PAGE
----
Latiff Cherono has just published an indepth analysis of what exactly it takes for an Uber driver in Nairobi to cover the cost of doing business. Here’s a snippet,
In this post, I try to understand the root cause of the disconnect between how the customer (who defines the value), Uber (the service that controls the experience) and the driver (the one who provides the service).
He accompanies his analysis with a detailed breakdown of costs and revenues, such as the table below, and others in his post.
The incentive for any person who starts a business is to maximize their profits. As such, we should expect that Uber drivers will approach their business in the same vein. However, the data provide by Uber to the driver is limited and prevents them from making informed decisions about generating revenue. For example, drivers do not know the estimate distance of a new trip when they accept it via the app. They are also penalized for not accepting rides (even if that trip may not make financial sense to the driver). All this is by design as Uber wants to maintain a steady supply of “online” vehicles on their network. One may argue that Uber is not being transparent enough with its independent contractors.
Nairobi, Kenya isn’t the only ‘developing’ country context where Uber is creating unhappy drivers (and customers, one assumes) due to the design of their system. While most of the first world challenges to the company have come from the perspective of the formal economy and its regulations and laws regarding revenue, tax, employment status et al, the same cannot hold for the entirely different operating environment where the informal sector holds sway. And taxi driving is one such service.
Kampala, Uganda has it’s own challenges for Uber, including:
- Uber drivers are reportedly leaving the service, switching off the Uber apps or not picking calls from corporate clients and those paying with a credit card. For the first four months after its launch, Uber was offering drivers incentives that saw them earn between Ush200,000 ($57.1) and Ush350,000 ($100) a week.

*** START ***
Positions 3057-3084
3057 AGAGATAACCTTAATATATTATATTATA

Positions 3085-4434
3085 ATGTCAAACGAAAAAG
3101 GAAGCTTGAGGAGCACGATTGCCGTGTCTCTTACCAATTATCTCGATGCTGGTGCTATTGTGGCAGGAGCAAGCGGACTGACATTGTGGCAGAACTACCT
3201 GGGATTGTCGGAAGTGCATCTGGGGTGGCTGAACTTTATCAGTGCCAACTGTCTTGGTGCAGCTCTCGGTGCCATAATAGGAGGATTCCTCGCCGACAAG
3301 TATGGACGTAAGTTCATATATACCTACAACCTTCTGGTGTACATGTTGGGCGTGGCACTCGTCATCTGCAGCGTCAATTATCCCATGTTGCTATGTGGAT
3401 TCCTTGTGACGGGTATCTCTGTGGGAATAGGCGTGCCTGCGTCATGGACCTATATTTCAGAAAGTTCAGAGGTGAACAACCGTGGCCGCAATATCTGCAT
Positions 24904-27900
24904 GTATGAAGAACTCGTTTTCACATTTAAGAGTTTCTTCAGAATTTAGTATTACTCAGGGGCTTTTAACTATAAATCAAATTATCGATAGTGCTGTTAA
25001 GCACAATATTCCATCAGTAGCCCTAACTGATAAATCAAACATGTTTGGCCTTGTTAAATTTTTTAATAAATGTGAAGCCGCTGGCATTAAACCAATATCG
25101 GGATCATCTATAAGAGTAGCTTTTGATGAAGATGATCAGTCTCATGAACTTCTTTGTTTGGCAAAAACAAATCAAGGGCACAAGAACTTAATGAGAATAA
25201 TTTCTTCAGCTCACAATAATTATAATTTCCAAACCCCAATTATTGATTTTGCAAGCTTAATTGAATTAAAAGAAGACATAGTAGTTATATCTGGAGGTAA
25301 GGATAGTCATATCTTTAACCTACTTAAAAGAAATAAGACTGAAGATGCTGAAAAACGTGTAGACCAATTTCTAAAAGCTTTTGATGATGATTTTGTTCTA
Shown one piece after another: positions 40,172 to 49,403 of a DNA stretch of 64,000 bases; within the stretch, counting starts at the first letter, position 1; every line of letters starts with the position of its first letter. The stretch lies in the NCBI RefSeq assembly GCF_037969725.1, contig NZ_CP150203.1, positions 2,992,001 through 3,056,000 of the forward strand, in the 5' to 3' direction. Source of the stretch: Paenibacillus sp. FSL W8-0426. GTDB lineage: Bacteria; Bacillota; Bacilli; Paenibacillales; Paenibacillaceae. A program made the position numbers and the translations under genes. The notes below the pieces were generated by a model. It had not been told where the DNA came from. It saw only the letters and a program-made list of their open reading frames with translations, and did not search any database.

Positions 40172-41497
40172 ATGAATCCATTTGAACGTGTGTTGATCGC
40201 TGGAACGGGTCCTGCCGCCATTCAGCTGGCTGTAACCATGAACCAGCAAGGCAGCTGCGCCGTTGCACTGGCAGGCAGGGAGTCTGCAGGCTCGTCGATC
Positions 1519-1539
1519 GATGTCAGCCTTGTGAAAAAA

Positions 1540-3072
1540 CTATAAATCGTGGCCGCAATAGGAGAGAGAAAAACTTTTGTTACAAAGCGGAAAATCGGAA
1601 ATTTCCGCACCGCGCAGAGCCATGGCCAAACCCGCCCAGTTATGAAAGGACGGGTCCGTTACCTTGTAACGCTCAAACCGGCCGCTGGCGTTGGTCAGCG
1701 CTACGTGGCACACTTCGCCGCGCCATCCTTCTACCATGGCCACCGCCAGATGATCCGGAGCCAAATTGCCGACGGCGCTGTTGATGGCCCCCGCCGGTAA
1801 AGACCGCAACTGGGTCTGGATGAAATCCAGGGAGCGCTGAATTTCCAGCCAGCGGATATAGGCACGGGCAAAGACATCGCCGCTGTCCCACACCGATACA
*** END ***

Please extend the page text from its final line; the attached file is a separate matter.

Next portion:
- With increasing competition, drivers say that Uber’s incentive structure has been changing. In the first four months, Uber drivers were getting Ush15,000 (about $4) per hour, but this has since been scaled down to Ush10,000 ($2.9) and to Ush4,000 ($1.1) in incentives.
There is so much to be unpacked here, including the entire section on Uber’s own perception of how the market works, upto and including how to introduce time limited incentives, that I’ll follow up on it subsequently.
In this post, I wanted to highlight Latiff’s analysis and hard work pulling together the operating costs data, even as I leave you with this snippet from the article:
Uber’s commission in Nariobi was reduced from 25 to 20 per cent following protests by drivers in August, accusing the taxi hailing service of working them like slaves.
As I wrote earlier in the year, Uber could have done so much more in these markets, particularly on the path to formalization. Instead, they’re continuing on their journey as yet another smartphone app making life even easier while squandering the potential for real world change for the less privileged members of our societies.